Britons Spar Over Burden Of Rise in Unwed Parents
LONDON — THE number of unmarried parents in Britain is increasing so rapidly that the government is being forced to consider radical new social and economic measures to tackle the problem.
The rate of increase is ``so fast,'' says Peter Lilley, the social security secretary, ``that the state soon will be unable to carry the financial burden unless new policies are found.''
Initial attempts to grapple with the problem, including what Prime Minister John Major calls a ``back to basics'' approach that stresses family values, have provoked sharp criticism from its Labour Party opponents and single-parent advocacy groups.
Under the current system, single parents can claim unemployment benefits and housing assistance, and the really needy also can claim ``income support.'' Conservatives say that Britain's welfare system has been skewed by the practice of giving single parents preferential treatment over married parents in the allocation of public housing, although such policies have now changed.
A leaked Cabinet document says the current number of lone parents is 1.3 million, more than 90 percent of whom are single mothers. The overall cost of supporting single parents is rising, Social Security officials say. In the 1992-93 fiscal year, the cost was 6.6 billion ($9.8 billion), equal to 8 percent of the total social security budget. The number of single parents claiming income support has risen by more than 38 percent in the last five years.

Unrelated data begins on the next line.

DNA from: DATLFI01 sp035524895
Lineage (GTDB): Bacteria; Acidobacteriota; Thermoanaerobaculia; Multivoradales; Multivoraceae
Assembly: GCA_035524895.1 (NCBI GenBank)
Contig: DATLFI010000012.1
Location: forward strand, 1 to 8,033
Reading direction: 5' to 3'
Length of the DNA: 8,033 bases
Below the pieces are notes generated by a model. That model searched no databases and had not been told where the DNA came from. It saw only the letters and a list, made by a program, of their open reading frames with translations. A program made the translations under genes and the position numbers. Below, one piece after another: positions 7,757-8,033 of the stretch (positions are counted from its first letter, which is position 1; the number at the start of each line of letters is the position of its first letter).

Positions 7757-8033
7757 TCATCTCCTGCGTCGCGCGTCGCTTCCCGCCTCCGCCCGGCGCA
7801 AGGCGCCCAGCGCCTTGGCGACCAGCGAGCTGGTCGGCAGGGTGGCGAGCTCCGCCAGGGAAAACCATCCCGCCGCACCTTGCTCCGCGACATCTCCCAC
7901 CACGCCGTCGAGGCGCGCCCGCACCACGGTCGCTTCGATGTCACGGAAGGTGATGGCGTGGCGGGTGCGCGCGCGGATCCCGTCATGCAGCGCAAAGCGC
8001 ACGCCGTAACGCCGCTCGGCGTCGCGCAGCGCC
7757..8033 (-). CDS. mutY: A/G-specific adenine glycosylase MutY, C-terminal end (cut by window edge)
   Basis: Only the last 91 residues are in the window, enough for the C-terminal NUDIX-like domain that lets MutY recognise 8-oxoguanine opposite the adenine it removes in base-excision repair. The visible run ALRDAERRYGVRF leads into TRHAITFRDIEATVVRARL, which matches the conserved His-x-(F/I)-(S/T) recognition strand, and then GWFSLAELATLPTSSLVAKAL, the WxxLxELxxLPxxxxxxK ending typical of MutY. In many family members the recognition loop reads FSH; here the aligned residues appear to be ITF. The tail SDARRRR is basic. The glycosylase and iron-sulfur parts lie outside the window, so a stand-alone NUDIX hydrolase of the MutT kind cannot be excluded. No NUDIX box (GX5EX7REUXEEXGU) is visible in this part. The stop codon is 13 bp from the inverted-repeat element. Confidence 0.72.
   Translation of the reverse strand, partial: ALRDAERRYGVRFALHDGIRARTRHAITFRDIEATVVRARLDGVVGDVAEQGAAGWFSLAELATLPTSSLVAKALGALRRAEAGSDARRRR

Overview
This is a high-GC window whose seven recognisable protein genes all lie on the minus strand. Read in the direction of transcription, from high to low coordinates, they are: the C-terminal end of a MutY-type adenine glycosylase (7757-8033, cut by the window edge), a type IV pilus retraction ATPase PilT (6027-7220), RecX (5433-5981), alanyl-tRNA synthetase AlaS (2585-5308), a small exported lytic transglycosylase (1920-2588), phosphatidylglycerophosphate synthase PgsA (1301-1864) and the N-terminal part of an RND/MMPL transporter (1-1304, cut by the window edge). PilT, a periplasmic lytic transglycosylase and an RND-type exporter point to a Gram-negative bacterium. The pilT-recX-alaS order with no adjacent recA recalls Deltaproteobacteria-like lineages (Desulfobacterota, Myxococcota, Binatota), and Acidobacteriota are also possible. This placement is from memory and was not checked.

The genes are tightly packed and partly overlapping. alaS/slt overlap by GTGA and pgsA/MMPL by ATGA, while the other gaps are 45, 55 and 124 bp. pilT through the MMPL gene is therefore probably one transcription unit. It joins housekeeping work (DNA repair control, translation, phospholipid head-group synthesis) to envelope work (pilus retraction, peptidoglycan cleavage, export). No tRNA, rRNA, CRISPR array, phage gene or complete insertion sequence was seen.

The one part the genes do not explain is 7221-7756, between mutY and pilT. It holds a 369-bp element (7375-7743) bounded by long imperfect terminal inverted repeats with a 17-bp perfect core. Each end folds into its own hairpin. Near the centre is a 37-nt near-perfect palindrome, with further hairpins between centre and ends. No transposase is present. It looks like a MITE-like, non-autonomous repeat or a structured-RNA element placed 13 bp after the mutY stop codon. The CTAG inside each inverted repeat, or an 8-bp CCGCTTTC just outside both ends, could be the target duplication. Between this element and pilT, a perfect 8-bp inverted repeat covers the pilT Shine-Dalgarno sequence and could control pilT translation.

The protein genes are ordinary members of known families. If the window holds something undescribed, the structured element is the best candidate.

Compared with trends elsewhere in Europe, Britain's statistics are among the highest, adding to government alarm. Single-parent families account for one in five British families - the highest proportion for any European country except Sweden. British single mothers are also a heavier burden on the state than elsewhere. Only half of them work, compared with 90 percent in Scandinavia and 70 percent in the United States.
The chances of cool and rational debate laying the groundwork for the development of new policies have not been improved by emotional statements by government ministers and their Labour Party opponents.
At last month's Conservative Party conference, Mr. Lilley said in a widely reported speech that many young unmarried mothers had deliberately gotten themselves pregnant in order to be able to claim social security benefits. Single parents aged 16 or 17 can qualify for income support and housing benefits, whereas teenagers without children can claim neither.
Lilley's remarks were warmly applauded by party delegates but earned him a sharp rebuke by John Smith, the Labour Party leader, who said the government was deliberately targeting ``some of the poorest and most vulnerable people in our society.''